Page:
Colorful solution to a chemical industry bottleneck – KAUST Researchers Develop an “hourglass shape” Graphene-Oxide Membrane to rapidly separate chemical mixtures – Application Pharmaceuticals (other chemical mixtures)


KAUST 2 Color 809

A graphene-oxide membrane design inspired by nature swiftly separates solvent molecules.

The nanoscale water channels that nature has evolved to rapidly shuttle water molecules into and out of cells could inspire new materials to clean up chemical and pharmaceutical production. KAUST researchers have tailored the structure of graphene-oxide layers to mimic the hourglass shape of these biological channels, creating ultrathin membranes to rapidly separate chemical mixtures.

“In making pharmaceuticals and other chemicals, separating mixtures of organic molecules is an essential and tedious task,” says Shaofei Wang, postdoctoral researcher in Suzana Nuñes lab at KAUST. One option to make these chemical separations faster and more efficient is through selectively permeable membranes, which feature tailored nanoscale channels that separate molecules by size.

But these membranes typically suffer from a compromise known as the permeance-rejection tradeoff. This means narrow channels may effectively separate the different-sized molecules, but they also have an unacceptably low flow of solvent through the membrane, and vice versa—they flow fast enough, but perform poorly at separation.

Nuñes, Wang and the team have taken inspiration from nature to overcome this limitation. Aquaporins have an hourglass-shaped channel: wide at each end and narrow at the hydrophobic middle section. This structure combines high solvent permeance with high selectivity. Improving on nature, the team has created channels that widen and narrow in a synthetic membrane.

The membrane is made from flakes of a two-dimensional carbon nanomaterial called graphene oxide. The flakes are combined into sheets several layers thick with graphene oxide. Organic solvent molecules are small enough to pass through the narrow channels between the flakes to cross the membrane, but organic molecules dissolved in the solvent are too large to take the same path. The molecules can therefore be separated from the solvent.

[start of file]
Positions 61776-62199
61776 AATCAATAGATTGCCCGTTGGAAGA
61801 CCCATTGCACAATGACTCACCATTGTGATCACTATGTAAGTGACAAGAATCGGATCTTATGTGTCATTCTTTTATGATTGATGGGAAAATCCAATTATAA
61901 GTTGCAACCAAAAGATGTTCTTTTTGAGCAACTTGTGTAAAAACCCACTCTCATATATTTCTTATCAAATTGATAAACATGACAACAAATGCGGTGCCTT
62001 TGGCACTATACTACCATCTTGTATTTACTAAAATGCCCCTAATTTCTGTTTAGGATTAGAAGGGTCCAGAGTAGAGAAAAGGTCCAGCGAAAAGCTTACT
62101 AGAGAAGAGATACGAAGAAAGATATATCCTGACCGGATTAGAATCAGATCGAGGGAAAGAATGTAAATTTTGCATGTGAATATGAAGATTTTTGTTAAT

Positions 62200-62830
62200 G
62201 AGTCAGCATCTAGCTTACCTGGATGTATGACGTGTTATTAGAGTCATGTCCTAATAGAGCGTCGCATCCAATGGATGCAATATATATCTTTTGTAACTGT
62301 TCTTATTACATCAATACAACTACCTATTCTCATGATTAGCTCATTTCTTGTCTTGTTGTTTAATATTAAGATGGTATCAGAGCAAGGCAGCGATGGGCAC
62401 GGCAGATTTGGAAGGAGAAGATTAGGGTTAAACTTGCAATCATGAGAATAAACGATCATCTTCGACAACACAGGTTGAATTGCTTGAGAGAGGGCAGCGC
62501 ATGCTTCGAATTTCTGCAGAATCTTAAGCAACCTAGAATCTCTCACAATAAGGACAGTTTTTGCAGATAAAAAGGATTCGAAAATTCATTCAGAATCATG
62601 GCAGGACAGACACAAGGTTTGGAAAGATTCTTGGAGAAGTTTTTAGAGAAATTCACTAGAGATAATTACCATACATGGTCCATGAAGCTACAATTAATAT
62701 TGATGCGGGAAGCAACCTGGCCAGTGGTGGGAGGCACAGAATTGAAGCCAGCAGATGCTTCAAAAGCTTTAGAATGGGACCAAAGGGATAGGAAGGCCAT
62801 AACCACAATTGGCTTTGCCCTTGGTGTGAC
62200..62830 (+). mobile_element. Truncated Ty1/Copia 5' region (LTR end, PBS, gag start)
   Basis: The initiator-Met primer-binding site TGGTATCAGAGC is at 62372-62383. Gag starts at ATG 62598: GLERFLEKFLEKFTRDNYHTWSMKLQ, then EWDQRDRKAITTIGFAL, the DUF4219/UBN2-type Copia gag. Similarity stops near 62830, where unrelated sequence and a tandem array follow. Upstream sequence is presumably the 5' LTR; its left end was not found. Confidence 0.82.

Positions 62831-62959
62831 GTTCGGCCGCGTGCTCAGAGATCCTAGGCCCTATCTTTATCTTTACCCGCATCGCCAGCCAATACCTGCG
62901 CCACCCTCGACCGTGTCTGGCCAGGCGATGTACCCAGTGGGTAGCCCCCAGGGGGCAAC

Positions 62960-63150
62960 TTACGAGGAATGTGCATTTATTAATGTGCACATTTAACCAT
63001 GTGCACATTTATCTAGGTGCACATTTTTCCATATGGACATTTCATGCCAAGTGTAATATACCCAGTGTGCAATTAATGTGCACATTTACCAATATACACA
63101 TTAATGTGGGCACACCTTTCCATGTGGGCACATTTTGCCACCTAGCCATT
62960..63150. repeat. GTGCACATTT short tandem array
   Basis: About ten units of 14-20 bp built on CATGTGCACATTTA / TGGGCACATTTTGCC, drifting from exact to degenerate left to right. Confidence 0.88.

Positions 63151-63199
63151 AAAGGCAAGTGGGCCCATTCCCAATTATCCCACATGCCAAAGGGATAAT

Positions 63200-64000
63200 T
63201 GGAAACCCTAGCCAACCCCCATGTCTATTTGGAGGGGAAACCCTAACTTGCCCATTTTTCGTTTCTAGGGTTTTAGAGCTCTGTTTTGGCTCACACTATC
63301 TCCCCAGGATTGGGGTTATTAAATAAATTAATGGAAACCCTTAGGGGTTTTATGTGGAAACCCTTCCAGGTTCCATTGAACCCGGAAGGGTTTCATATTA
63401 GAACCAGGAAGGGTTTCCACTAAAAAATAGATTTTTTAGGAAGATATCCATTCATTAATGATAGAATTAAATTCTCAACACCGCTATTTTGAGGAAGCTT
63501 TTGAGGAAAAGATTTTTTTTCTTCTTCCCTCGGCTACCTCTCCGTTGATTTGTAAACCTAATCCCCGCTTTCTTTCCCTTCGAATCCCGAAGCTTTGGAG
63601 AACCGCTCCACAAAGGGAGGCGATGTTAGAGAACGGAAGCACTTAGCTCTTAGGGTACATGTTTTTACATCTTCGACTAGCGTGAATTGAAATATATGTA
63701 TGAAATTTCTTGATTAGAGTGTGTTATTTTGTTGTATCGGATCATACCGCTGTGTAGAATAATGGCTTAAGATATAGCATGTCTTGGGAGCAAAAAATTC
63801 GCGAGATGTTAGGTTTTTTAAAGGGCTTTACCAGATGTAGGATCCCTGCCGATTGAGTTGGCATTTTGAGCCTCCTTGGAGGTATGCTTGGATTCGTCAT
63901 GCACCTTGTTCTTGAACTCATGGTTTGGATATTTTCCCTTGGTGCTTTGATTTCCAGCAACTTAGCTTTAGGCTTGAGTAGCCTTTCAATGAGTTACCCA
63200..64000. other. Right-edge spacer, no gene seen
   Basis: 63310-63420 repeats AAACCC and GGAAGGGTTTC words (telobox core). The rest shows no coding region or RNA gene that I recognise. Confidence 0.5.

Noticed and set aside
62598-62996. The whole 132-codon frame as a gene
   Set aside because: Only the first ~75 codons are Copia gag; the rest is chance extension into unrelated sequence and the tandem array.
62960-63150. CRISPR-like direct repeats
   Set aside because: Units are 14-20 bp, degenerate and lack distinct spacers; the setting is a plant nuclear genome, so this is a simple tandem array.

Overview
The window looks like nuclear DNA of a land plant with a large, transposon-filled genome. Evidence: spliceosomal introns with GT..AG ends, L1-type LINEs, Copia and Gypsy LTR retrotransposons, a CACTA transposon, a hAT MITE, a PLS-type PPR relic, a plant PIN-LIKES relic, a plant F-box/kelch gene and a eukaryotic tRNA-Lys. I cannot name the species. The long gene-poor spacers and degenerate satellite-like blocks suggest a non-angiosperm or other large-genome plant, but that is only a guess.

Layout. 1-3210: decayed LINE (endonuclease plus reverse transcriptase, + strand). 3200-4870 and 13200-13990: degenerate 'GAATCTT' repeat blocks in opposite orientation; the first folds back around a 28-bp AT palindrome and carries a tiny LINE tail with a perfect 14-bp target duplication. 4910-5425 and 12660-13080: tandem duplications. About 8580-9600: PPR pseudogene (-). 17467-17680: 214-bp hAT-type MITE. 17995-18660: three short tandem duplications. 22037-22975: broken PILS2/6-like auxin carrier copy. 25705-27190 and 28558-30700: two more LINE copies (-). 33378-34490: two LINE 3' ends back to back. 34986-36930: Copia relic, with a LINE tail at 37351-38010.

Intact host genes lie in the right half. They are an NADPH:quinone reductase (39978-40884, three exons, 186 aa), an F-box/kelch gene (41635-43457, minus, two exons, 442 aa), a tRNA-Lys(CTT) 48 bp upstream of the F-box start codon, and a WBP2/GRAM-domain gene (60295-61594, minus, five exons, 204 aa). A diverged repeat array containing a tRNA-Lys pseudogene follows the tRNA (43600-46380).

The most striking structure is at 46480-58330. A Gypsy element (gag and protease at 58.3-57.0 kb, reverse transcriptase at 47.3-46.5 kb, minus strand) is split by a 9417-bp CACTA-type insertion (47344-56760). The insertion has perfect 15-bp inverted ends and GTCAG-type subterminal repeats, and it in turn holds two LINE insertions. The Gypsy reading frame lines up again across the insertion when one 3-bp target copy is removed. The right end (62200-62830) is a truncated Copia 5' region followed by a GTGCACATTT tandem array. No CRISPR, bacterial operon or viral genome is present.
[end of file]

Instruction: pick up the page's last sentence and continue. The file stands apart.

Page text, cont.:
To boost solvent flow without compromising selectivity, the team introduced spacers between the graphene-oxide layers to widen sections of the channel, mimicking the aquaporin structure. The spacers were formed by adding a silicon-based molecule into the channels that, when treated with sodium hydroxide, reacted in situ to form silicon-dioxide nanoparticles. “The hydrophilic nanoparticles locally widen the interlayer channels to enhance the solvent permeance,” Wang explains.

When the team tested the membrane’s performance with solutions of organic dyes, they found that it rejected at least 90 percent of dye molecules above a threshold size of 1.5 nanometers. Incorporating the nanoparticles enhanced solvent permeance 10-fold, without impairing selectivity. The team also found there was enhanced membrane strength and longevity when chemical cross-links formed between the graphene-oxide sheets and the nanoparticles.

“The next step will be to formulate the nanoparticle graphene-oxide material into hollow-fiber membranes suitable for industrial applications,” Nuñes says.

References

Wang, S., Mahalingam, D., Sutisna, B. & Nunes, S.P. 2D-dual-spacing channel membranes for high performance organic solvent nanofiltration. Journal of Materials Chemistry Aadvance online publication, 10 January 2019.| article

 

A*STAR team uses graphene oxide to create a cathode for improved li-ion batteries